Article Text

PDF
Clinical assessment of the sensory ataxias; diagnostic algorithm with illustrative cases
  1. S K Chhetri1,2,
  2. D Gow3,
  3. S Shaunak1,
  4. A Varma3
  1. 1Neurology Department, Royal Preston Hospital, Lancashire Teaching Hospitals NHS Foundation Trust, Preston, UK
  2. 2The University of Manchester, Manchester Academic Health Science Centre, Manchester, UK
  3. 3Neurology Department, Greater Manchester Neurosciences Centre, University of Manchester, Salford Royal Hospital, Manchester, UK
  1. Correspondence to Dr Anoop Varma, Consultant Neurologist, Neurology Department, Greater Manchester Neurosciences Centre, University of Manchester, Salford Royal Hospital, Stott Lane, Salford, M6 8HD, UK; dranoopvarma{at}gmail.com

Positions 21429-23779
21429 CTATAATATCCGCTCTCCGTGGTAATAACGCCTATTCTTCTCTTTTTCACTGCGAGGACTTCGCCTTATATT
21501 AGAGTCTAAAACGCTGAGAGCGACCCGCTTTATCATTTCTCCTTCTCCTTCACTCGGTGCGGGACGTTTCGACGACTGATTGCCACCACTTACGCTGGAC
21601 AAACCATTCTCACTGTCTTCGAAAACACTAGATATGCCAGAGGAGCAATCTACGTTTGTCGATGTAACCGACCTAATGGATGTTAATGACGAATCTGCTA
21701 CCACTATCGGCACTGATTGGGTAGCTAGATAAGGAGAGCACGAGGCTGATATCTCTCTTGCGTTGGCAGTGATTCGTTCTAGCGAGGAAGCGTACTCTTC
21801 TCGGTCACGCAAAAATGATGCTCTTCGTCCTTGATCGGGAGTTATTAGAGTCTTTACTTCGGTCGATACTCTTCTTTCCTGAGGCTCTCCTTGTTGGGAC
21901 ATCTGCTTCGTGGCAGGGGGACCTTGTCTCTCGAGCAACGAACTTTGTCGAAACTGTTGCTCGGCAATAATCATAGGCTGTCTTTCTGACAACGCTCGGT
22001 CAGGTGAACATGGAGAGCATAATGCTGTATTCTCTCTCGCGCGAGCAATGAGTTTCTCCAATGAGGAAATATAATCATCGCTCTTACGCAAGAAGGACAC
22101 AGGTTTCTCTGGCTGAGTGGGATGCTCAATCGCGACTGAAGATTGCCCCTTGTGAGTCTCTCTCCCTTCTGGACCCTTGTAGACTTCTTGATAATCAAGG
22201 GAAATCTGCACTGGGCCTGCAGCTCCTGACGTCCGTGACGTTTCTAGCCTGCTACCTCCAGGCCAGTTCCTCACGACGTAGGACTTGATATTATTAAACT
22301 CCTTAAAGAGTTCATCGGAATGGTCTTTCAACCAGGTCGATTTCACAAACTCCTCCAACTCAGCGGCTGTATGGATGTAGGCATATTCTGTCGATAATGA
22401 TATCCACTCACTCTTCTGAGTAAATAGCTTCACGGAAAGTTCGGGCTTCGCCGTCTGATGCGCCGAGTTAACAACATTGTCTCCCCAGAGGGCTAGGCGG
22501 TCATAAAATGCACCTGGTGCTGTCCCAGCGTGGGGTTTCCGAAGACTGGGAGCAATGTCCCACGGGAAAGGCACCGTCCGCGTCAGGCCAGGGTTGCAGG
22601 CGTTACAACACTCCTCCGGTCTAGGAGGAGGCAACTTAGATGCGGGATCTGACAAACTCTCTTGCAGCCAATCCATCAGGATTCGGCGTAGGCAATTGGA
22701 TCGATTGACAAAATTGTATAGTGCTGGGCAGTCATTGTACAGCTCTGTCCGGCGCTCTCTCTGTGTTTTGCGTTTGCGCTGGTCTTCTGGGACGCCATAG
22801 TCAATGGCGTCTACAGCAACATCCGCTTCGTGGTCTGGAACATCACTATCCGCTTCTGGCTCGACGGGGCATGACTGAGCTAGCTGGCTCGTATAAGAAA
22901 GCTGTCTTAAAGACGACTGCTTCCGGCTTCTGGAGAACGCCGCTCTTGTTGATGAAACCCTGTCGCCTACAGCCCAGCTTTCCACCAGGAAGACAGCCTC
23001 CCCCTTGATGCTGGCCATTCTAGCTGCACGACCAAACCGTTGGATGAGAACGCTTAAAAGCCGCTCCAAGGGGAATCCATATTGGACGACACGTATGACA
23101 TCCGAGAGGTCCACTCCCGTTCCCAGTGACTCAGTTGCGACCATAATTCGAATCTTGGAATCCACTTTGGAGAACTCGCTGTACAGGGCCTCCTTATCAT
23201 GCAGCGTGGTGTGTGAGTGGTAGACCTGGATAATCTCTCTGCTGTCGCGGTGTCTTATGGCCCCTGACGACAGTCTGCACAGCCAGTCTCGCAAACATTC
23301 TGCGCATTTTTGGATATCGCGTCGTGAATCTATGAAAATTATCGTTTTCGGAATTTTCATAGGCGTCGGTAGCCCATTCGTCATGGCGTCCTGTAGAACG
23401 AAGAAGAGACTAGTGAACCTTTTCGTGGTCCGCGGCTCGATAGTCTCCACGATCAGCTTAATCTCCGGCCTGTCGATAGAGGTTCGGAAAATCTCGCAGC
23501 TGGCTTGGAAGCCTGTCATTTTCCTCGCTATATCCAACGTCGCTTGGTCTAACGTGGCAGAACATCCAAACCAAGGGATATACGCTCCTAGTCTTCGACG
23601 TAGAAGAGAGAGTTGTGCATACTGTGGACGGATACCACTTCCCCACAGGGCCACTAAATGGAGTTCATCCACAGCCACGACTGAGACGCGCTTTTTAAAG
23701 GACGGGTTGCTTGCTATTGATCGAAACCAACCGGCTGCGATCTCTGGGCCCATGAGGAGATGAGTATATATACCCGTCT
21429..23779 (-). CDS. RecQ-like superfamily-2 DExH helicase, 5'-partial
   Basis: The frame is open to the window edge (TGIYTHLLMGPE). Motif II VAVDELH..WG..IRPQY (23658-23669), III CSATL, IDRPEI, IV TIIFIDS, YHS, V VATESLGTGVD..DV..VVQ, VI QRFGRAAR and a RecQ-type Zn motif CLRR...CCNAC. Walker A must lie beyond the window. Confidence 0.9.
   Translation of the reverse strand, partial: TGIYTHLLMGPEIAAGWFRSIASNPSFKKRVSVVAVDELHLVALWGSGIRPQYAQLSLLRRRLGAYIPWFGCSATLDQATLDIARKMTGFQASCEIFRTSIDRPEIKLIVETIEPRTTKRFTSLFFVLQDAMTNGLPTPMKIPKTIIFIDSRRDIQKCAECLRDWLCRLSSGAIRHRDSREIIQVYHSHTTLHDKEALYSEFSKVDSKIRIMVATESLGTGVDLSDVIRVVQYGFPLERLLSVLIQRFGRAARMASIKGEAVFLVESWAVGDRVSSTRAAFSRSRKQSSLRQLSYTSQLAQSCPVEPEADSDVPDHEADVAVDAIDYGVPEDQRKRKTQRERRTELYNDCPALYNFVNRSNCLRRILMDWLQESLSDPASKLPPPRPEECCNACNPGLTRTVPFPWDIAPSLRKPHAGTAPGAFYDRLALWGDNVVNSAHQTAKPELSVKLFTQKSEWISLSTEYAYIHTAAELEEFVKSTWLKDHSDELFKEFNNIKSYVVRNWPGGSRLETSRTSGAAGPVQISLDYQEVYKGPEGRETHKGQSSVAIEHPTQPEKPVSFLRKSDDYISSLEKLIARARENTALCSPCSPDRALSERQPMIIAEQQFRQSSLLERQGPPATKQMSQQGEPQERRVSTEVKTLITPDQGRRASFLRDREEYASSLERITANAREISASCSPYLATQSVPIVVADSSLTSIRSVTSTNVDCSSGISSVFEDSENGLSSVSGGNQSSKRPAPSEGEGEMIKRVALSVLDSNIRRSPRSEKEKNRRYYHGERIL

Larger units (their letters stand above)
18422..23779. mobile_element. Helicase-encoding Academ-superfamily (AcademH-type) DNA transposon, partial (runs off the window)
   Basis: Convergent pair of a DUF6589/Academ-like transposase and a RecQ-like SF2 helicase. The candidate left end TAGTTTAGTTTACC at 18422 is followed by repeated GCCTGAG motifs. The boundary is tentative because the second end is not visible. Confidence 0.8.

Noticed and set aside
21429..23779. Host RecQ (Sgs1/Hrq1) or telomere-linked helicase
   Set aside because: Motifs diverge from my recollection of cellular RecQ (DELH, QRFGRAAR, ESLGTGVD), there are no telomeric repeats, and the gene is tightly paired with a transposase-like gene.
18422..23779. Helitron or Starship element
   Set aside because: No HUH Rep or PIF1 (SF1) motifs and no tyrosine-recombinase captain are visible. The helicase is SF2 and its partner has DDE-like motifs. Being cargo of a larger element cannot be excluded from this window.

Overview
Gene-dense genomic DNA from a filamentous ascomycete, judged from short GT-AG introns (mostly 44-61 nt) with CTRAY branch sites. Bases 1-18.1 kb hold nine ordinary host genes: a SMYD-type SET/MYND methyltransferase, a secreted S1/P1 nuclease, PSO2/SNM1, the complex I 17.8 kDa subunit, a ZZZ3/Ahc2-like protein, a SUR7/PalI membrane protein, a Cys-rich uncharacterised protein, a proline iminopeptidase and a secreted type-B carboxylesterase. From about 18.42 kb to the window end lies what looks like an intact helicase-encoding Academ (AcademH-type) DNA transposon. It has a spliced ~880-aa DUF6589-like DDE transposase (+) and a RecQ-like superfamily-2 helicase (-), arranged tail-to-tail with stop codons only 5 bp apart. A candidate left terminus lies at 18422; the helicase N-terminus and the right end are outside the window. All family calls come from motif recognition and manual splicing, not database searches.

Abstract

Ataxia is a common neurological syndrome resulting from cerebellar, vestibular or sensory disorders. The recognition and characterisation of sensory ataxia remains a challenge. Cerebellar ataxia is the more common and easier to identify; sensory ataxia is often mistaken for cerebellar ataxia, leading to diagnostic errors and delays. A coherent aetiological work-up is only possible if clinicians initially recognise sensory ataxia. We discuss ways to separate sensory from cerebellar ataxia, the causes of sensory ataxia and the clinico-neurophysiological syndromes causing the sensory ataxia syndromes. We summarise a logical tiered approach as a diagnostic algorithm.

Statistics from Altmetric.com

Request permissions

If you wish to reuse any or all of this article please use the link below which will take you to the Copyright Clearance Center’s RightsLink service. You will be able to get a quick price and instant permission to reuse the content in many different ways.